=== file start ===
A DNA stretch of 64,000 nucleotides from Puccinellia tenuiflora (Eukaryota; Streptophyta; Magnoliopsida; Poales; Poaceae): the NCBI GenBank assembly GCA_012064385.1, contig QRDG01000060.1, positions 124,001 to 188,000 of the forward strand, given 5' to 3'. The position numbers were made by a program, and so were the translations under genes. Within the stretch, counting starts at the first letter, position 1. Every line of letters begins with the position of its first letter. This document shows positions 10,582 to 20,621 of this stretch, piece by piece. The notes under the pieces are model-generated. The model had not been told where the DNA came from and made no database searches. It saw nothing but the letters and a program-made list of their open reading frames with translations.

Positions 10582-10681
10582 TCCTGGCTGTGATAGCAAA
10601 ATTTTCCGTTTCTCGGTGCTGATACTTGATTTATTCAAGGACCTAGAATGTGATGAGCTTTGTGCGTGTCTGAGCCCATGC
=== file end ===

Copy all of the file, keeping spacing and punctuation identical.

A DNA stretch of 64,000 nucleotides from Puccinellia tenuiflora (Eukaryota; Streptophyta; Magnoliopsida; Poales; Poaceae): the NCBI GenBank assembly GCA_012064385.1, contig QRDG01000060.1, positions 124,001 to 188,000 of the forward strand, given 5' to 3'. The position numbers were made by a program, and so were the translations under genes. Within the stretch, counting starts at the first letter, position 1. Every line of letters begins with the position of its first letter. This document shows positions 10,582 to 20,621 of this stretch, piece by piece. The notes under the pieces are model-generated. The model had not been told where the DNA came from and made no database searches. It saw nothing but the letters and a program-made list of their open reading frames with translations.

Positions 10582-10681
10582 TCCTGGCTGTGATAGCAAA
10601 ATTTTCCGTTTCTCGGTGCTGATACTTGATTTATTCAAGGACCTAGAATGTGATGAGCTTTGTGCGTGTCTGAGCCCATGC